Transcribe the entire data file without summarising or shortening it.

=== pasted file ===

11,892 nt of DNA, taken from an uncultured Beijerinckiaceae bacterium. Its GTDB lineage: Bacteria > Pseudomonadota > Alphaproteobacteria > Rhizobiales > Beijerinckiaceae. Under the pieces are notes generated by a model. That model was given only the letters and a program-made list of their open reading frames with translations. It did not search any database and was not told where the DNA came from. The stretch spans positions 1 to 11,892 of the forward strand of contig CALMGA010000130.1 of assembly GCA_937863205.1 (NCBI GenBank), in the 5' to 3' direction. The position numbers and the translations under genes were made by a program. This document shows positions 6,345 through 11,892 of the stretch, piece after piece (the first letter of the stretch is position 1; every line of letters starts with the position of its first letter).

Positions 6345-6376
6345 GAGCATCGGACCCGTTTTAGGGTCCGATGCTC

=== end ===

11,892 nt of DNA, taken from an uncultured Beijerinckiaceae bacterium. Its GTDB lineage: Bacteria > Pseudomonadota > Alphaproteobacteria > Rhizobiales > Beijerinckiaceae. Under the pieces are notes generated by a model. That model was given only the letters and a program-made list of their open reading frames with translations. It did not search any database and was not told where the DNA came from. The stretch spans positions 1 to 11,892 of the forward strand of contig CALMGA010000130.1 of assembly GCA_937863205.1 (NCBI GenBank), in the 5' to 3' direction. The position numbers and the translations under genes were made by a program. This document shows positions 6,345 through 11,892 of the stretch, piece after piece (the first letter of the stretch is position 1; every line of letters starts with the position of its first letter).

Positions 6345-6376
6345 GAGCATCGGACCCGTTTTAGGGTCCGATGCTC